Ray Sims recently posted to his blog about the broad expanse of eLearning alternatives in: Fortress, Gated Community and Free-range learning. That follows our discussion of Blogs vs. Discussion Groups which led me to this perspective -- on when to use the different metaphors we've had fun with lately.When we think about all the resources made available, searchable and subscribable by Web 2.0,-- landscape metaphors make sense. There is a vast terrain to cover and use as we see fit. There are tools and methods to make those resources easier to access and find again. The learners are in DIY mode if they are freed of formal instruction, forced fed content and elaborate "just in case" preparations. The landscape is ignored or under-utilized if the learners are confined and controlled.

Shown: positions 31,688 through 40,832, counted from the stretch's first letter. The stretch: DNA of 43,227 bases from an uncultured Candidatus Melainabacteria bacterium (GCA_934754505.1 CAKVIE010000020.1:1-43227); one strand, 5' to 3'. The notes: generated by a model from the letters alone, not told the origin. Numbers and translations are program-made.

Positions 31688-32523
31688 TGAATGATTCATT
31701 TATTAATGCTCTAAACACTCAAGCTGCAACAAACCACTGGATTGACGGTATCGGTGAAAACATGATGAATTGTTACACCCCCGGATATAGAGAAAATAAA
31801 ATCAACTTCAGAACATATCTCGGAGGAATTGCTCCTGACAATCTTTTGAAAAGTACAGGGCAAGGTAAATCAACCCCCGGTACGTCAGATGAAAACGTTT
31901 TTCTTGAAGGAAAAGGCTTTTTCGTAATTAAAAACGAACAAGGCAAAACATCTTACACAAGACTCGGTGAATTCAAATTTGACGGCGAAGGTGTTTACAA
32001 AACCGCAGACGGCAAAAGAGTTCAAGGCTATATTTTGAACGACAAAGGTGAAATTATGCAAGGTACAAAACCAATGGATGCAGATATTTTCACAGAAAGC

When we think about all the resources we can create, share and discuss together, community metaphors make sense. DIY evolves into DIT (do it together). Interactions, exchanges, and conversations nurture each others' evolving creations, innovations and self expressions. Members feed off of another's thought processes, comments or a quote in another context. Finds get shared via tags, links in postings and additions to wiki online. Boundaries take shape that identify commonalty and exclude incompatible voices. Some communities are more tolerant of deviation and open to diversity. Others are more restrictive, exclusive and guarded.When we think about developing capabilities, effective practices and skill sets that get results, metaphors of "secured developer platforms" make sense. Distinctions fade away between instructor and learner, SME and designer, or formal and informal learning. Open source development puts all contributors on a level playing field. The developer platform is protected from the abuses of power and powerlessness. Everyone is committed to developing capabilities and the process effects everyone significantly. Capabilities are developed and results get produced.